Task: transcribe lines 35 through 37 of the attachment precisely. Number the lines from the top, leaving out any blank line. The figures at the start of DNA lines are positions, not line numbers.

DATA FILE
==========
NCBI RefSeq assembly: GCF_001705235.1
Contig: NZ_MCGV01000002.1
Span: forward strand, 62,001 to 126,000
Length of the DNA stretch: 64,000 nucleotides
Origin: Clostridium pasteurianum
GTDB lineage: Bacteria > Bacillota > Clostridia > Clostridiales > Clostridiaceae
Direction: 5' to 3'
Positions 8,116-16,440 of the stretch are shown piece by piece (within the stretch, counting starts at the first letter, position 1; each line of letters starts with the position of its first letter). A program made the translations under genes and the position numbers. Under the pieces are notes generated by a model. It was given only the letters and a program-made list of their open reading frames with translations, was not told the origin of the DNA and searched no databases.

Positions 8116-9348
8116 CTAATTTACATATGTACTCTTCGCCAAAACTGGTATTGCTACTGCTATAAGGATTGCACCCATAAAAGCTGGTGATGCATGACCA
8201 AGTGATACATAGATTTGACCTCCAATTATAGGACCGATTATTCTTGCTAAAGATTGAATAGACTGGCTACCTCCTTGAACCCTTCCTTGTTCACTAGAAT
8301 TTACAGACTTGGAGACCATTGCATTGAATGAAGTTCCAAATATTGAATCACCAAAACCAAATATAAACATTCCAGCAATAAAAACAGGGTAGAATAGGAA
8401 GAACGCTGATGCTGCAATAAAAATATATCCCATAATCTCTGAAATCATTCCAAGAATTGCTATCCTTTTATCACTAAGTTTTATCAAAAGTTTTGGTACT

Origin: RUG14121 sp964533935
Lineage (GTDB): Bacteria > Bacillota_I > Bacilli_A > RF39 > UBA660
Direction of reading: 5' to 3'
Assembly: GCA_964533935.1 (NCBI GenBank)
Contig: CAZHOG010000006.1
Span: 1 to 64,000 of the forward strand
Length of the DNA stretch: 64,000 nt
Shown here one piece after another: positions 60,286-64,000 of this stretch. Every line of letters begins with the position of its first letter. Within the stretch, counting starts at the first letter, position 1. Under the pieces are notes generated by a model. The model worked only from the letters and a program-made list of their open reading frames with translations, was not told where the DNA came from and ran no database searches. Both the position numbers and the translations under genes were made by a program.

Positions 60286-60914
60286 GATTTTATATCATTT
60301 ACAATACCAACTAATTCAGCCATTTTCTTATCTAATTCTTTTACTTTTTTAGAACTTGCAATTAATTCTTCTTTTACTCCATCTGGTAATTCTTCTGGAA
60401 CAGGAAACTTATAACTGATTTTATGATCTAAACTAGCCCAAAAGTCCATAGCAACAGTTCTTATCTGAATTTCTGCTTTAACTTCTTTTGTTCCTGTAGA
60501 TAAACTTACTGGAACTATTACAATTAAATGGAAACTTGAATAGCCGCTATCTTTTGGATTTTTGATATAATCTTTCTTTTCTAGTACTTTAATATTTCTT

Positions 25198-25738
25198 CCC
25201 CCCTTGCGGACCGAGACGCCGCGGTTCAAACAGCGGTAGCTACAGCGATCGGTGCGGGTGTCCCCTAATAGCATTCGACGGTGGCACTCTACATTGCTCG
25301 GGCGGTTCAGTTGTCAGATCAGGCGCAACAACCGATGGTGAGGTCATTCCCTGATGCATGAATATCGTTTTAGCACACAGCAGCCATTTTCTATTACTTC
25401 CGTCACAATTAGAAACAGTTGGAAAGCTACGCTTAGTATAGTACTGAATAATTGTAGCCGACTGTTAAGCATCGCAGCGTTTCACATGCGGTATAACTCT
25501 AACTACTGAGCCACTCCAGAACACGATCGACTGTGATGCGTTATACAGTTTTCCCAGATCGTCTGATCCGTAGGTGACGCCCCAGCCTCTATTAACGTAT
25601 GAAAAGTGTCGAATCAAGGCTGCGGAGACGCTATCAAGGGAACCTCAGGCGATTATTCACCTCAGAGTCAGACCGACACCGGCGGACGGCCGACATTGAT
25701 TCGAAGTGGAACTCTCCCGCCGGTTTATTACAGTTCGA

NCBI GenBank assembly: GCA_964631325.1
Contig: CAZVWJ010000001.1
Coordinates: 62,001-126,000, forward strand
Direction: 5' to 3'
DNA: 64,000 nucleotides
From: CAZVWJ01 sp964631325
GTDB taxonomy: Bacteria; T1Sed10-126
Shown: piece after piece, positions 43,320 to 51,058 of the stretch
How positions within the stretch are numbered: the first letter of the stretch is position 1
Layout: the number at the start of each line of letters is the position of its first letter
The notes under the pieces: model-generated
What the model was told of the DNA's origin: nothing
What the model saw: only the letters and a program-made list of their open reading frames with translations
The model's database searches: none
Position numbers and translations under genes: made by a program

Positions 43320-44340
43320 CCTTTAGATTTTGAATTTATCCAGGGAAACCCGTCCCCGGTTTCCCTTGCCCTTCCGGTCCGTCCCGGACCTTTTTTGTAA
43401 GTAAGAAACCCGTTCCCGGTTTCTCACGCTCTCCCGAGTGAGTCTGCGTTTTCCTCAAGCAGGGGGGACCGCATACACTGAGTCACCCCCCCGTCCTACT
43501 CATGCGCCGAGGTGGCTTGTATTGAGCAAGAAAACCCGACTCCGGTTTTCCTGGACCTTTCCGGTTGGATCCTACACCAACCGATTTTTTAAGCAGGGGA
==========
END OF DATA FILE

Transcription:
NCBI GenBank assembly: GCA_964631325.1
Contig: CAZVWJ010000001.1
Coordinates: 62,001-126,000, forward strand